351 F2d 499 Townsend v. Bomar
351 F.2d 499
Thomas TOWNSEND and Roosevelt Terry, Plaintiffs-Appellants,
Lynn BOMAR, Warden, Tennessee State Penitentiary, Defendant-Appellee.
United States Court of Appeals Sixth Circuit.
Oct. 16, 1965.
Kenneth L. Roberts (court appointed), Nashville, Tenn., for appellants.
Henry C. Foutch, Nashville, Tenn. (George F. McCanless, Atty. Gen. and Reporter, State of Tennessee, of counsel), for appellee.
Before WEICK, Chief Judge, MILLER, Circuit Judge, and BOYD, District Judge.*
WEICK, Chief Judge.
This is an appeal from an order of the District Court denying each appellant's petition for a writ of habeas corpus. The two petitions were consolidated for hearing. The case has been before us previously. On that occasion we vacated the order of the District Court denying the petitions for a writ of habeas corpus and remanded for the purpose of holding a hearing and making factual findings as to whether petitioners were denied an opportunity to reasonably prepare their case in the state court in which they were convicted. 331 F.2d 19 (C.A. 6, 1964).
The District Judge conducted a hearing on the habeas corpus petitions following the remand and found that appellants were not denied an opportunity to reasonably prepare their case. He therefore denied the petitions. The case is again before us for review.
Appellants were illiterate Negroes, 21 and 19 years of age respectively at the time of their convictions which are involved in said habeas corpus proceeding.1 They had been serving other sentences at Fort Pillow State Prison Farm in Lauderdale County, Tennessee, for felony convictions in the State Court. About five hundred fifty prisoners, white and non-white, were confined in that institution.
There was an alleged riot at the prison farm on July 1, 1958. On October 9, 1958, Appellants were taken from the prison farm to the court house in Lauderdale County. Court opened at nine o'clock A.M. and appellants learned for the first time that they had been indicted on October 7, 1958, for participation in the riot.2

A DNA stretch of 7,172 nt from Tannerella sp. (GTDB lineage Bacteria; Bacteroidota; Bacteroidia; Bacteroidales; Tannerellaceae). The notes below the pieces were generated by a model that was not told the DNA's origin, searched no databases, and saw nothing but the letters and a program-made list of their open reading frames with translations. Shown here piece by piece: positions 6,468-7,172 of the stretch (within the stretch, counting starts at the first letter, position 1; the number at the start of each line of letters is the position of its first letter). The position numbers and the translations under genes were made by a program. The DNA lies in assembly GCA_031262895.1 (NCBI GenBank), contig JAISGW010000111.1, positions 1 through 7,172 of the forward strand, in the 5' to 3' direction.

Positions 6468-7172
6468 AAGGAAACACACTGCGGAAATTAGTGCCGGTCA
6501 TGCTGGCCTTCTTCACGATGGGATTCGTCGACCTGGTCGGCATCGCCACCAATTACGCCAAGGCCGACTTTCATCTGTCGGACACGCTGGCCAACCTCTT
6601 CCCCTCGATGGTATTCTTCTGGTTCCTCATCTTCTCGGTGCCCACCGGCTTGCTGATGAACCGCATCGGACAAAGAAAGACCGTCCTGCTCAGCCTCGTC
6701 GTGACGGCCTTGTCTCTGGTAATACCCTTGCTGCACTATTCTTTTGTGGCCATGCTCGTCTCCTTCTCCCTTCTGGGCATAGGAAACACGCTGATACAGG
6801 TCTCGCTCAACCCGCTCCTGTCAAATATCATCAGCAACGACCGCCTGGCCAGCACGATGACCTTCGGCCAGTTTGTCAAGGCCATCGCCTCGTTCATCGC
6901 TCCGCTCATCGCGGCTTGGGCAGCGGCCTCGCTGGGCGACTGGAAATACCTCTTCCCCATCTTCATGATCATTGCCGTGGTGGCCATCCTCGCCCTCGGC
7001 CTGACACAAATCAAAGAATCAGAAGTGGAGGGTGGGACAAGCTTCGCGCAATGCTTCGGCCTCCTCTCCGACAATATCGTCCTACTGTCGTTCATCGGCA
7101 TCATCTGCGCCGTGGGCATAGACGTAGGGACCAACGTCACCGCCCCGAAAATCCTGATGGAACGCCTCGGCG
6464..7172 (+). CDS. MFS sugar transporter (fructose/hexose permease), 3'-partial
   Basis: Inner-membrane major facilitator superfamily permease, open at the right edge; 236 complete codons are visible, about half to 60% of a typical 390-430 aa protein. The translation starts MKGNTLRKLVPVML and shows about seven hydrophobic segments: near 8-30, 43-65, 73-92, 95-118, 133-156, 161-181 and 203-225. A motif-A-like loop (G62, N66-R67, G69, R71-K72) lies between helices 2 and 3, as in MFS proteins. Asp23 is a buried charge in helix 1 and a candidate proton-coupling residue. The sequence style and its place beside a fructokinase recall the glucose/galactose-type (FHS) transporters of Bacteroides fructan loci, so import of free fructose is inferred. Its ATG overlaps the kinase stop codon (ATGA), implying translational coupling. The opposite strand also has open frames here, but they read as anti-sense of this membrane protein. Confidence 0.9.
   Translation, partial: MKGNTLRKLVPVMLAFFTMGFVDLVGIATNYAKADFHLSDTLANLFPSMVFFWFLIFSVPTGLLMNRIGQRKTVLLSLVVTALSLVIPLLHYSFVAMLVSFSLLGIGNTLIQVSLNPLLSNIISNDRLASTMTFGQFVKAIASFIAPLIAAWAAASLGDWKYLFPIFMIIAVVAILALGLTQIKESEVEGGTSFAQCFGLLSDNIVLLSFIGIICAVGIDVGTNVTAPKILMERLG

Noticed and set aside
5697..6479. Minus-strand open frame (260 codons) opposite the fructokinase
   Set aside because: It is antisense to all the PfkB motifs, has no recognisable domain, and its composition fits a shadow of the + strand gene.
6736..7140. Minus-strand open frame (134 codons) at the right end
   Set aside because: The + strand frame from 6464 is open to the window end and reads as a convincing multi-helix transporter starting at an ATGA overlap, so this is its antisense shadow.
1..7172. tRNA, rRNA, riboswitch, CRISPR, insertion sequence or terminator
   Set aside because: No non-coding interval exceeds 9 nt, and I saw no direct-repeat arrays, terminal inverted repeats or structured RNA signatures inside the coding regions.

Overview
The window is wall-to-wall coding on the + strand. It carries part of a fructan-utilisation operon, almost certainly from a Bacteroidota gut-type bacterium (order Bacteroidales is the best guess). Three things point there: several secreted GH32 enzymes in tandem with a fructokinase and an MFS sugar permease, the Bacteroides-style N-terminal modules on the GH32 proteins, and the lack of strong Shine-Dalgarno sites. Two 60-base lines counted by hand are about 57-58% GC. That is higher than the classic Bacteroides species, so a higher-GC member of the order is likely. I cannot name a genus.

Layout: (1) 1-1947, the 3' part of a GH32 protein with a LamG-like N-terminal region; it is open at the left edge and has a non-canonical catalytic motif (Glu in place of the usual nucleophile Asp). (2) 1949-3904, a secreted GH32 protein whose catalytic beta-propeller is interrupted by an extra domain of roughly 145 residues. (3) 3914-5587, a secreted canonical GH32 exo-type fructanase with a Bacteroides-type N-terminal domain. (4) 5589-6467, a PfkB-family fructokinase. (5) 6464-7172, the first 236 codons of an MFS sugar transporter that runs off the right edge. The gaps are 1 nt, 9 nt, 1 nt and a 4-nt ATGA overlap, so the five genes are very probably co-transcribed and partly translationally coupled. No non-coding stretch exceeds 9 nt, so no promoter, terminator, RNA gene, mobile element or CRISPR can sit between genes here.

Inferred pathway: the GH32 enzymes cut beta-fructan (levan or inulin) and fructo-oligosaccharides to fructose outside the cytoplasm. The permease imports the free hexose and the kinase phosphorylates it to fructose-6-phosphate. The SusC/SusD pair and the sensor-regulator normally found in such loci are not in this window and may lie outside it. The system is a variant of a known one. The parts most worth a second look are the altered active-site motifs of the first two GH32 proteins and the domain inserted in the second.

The Court appointed separate counsel for each appellant from lawyers who were seated in the court room. Appellants were arraigned and entered pleas of not guilty. Counsel then conferred with their clients in a room provided for that purpose and also in the court room. The evidence is in dispute as to the length of time counsel conferred with appellants. Appellants testified that it was fifteen to twenty minutes; the attorneys testified that it was from forty-five minutes to an hour or two. The attorneys also talked with the Deputy Warden of the prison farm, who was the principal witness for the state. However, no investigation as to the facts was made by defense counsel at the prison farm, nor were any of the inmates interviewed.
The impanelling of the jury started shortly after ten o'clock A.M. The state completed its case in the afternoon, except for one witness. Townsend testified in his own behalf. No other witness was called by the defense.
The case was concluded on October 10th, and resulted in the conviction of both appellants, who were sentenced to life imprisonment. No motion for a new trial was filed and no appeal was taken.3
No application for a continuance was made before trial. The Circuit Judge who tried the case testified that if the lawyers had asked for a continuance he would have granted it in accordance with his custom, and that the lawyers were familiar with this practice.
The evidence is conflicting as to the conversations between the lawyers and the appellants on the subject of a continuance. The lawyers testified that appellants did not ask for or want a continuance. The attorney for Terry, in a letter addressed to the Assistant Attorney General, which letter is attached as an exhibit to Appellee's Answer filed in the District Court, stated that the appellants 'insisted' that the trial go forward. This would appear to be unusual, particularly since they did not know they had been charged until they were brought into court for trial.
Terry testified that he requested his attorney to obtain a continuance so that he could employ counsel out of that jurisdiction. He testified:
'Q If you could have obtained a continuance, what could you or would you have done?